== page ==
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Silicon Photonic Chip Increases Quantum Security

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NANJING, China, Nov. 8, 2021 — Researchers from Nanjing University and Sun Yat-sen University developed a quantum communications platform based on a silicon photonic chip with a superconducting nanowire single-photon detector (SNSPD). The chip’s performance enabled the team to realize optimal time-bin Bell-state measurement, and to significantly enhance the key rate in quantum communication.

By harnessing the unique high-speed property of the optical waveguide-integrated SNSPD, the dead time of single-photon detection is reduced by more than an order of magnitude compared to the traditional normal-incidence SNSPD. This therefore allowed the team to resolve one of the long-standing challenges in quantum optics: optimal Bell-state measurement of time-bin encoded qubits.

The advancement is important not just for quantum optics, but also for quantum communications, from an applications perspective. The team employed the advantages of the heterogeneously integrated, superconducting silicon-photonic platform to realize a server for measurement-device-independent quantum key distribution (MDI-QKD).

This effectively removed all possible detector side-channel attacks, which in turn enhances the security of quantum cryptography.

Combined with a time multiplex technique, the method obtains an order of magnitude increase in MDI-QKD key rate.
A superconducting silicon chip is used as an untrusted relay server for secure quantum communication. By harnessing the unique low-dead-time feature of the waveguide integrated superconducting single-photon detectors (red wires with hairpin shape in the middle), optimal time-bin encoded Bell-state measurements (shown in blue and grey wave-like curves between four photons, indicated as red balls) are realized. These in turn enhance secure key rate of quantum communication. Courtesy of MaLab, Nanjing University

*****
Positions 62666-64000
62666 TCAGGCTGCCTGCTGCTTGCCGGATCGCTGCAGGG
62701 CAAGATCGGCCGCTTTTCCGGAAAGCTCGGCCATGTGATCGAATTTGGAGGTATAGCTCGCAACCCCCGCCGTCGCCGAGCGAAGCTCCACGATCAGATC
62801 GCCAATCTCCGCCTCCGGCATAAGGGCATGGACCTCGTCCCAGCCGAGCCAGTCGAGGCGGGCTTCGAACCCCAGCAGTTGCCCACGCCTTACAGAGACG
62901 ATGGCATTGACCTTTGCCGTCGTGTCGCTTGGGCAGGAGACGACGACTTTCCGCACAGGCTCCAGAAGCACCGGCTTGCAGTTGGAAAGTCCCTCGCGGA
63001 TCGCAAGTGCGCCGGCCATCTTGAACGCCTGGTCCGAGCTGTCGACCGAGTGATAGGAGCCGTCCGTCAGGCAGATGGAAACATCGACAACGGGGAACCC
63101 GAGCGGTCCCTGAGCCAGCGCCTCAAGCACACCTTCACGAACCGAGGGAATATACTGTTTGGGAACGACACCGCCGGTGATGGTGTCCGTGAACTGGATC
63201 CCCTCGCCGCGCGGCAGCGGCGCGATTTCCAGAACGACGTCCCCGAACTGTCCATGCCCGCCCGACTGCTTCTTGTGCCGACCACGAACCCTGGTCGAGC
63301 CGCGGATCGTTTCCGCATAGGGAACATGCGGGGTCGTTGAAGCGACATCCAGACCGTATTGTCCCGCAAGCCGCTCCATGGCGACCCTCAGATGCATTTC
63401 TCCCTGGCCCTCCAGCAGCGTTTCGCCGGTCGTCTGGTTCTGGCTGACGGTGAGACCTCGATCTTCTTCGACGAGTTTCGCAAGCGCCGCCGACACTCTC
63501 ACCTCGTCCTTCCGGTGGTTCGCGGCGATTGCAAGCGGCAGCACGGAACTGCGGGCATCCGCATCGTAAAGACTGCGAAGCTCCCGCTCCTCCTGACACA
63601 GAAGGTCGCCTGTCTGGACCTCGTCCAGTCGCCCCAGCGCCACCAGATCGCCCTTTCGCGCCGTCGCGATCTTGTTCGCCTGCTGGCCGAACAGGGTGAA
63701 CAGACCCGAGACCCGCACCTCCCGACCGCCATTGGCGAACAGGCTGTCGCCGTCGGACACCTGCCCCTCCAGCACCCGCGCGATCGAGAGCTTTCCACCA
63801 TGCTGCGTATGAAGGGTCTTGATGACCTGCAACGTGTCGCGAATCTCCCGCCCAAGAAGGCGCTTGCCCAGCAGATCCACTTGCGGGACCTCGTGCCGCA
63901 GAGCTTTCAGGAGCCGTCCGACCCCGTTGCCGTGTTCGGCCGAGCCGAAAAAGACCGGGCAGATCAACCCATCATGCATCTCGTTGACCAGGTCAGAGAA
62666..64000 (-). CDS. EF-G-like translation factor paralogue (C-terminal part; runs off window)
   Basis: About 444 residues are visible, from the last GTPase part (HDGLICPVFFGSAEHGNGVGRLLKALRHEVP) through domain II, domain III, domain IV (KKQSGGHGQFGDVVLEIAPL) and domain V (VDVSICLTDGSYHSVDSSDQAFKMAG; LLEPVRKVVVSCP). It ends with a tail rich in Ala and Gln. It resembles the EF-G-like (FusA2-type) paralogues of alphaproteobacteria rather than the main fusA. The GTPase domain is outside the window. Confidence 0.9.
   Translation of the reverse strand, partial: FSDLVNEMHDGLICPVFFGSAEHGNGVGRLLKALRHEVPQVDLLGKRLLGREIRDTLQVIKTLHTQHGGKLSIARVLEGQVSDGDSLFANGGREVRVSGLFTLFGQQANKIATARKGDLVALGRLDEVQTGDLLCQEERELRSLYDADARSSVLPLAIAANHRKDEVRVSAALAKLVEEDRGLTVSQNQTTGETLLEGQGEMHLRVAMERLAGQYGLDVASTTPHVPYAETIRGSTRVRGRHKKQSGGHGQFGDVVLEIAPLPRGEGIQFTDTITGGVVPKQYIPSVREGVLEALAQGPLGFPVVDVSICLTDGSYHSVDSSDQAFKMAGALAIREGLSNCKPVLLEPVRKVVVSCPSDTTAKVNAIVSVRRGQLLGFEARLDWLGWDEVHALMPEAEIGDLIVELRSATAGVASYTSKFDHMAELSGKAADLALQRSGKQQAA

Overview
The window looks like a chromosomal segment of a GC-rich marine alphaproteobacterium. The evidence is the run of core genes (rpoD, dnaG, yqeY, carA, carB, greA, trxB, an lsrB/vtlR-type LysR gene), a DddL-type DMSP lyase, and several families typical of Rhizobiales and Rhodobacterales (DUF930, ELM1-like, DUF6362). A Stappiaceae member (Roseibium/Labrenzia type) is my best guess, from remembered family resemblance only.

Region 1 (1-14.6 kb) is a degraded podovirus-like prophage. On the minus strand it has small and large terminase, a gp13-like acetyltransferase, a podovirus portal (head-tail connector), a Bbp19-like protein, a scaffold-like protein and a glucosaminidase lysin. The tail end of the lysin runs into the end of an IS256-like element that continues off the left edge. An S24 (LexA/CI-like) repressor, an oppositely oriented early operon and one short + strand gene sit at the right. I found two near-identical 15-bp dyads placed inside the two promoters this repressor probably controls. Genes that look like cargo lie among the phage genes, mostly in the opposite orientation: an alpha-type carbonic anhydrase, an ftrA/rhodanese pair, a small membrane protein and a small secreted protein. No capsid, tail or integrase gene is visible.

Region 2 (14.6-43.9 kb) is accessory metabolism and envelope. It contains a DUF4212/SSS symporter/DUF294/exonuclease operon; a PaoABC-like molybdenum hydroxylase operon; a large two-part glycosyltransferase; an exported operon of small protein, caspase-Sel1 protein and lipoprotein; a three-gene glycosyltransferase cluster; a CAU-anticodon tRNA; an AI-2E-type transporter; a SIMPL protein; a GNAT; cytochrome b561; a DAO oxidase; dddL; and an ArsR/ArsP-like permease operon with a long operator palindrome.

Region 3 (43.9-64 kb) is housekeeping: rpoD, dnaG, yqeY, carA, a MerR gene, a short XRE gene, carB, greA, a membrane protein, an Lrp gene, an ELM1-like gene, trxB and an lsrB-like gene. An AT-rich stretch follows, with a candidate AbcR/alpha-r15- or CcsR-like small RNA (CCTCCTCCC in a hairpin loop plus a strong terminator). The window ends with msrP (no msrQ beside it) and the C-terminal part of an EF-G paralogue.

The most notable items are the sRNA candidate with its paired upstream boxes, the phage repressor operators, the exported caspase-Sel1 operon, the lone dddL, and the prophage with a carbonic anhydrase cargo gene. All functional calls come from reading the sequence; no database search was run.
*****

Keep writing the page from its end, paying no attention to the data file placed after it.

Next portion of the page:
Researchers from two universities in China developed a quantum communications platform based on a silicon photonic chip with a superconducting nanowire single-photon detector (SNSPD). A superconducting silicon chip is used as an untrusted relay server for secure quantum communication. By harnessing the low-dead-time feature of the waveguide integrated superconducting single-photon detectors (red wires with hairpin shape in the middle), optimal time-bin encoded Bell-state measurements (in blue and gray wave-like curves between four photons, indicated as red balls) are realized. These in turn enhance secure key rate of quantum communication. Courtesy of MaLab, Nanjing University.

In harnessing the advantages of this heterogeneously integrated system, the team obtained a high secure key rate with a 125-MHz clock rate.

“In contrast with GHz clock rate MDI-QKD experiments, our system does not require a complicated injection locking technique, which significantly reduces the complexity of the transmitter,” said Xiaodong Zheng, from the group of Xiao-Song Ma of Nanjing University and first author of the paper.

“This work shows that integrated quantum-photonic chips provide not only a route to miniaturization, but also significantly enhance the system performance compared to traditional platforms,” Ma said. “Combined with integrated QKD transmitters, a fully chip-based, scalable, and high-key-rate metropolitan quantum network should be realized in the near future.”

The research was published in Advanced Photonics (www.doi.org/10.1117/1.AP.3.5.055002).

Photonics.com
Nov 2021
GLOSSARY
chip
1. A localized fracture at the end of a cleaved optical fiber or on a glass surface. 2. An integrated circuit.
quantum
Smallest amount into which the energy of a wave can be divided. The quantum is proportional to the frequency of the wave. See photon.
Research & TechnologySensors & Detectorssiliconsilicon photonicschipsuperconductingquantumnanowirequantum communicationsquantum key distributionintegrated photonicsquantum securityadvanced photonicsChinaAsia-PacificSun Yat-sen UniversityNanjing University

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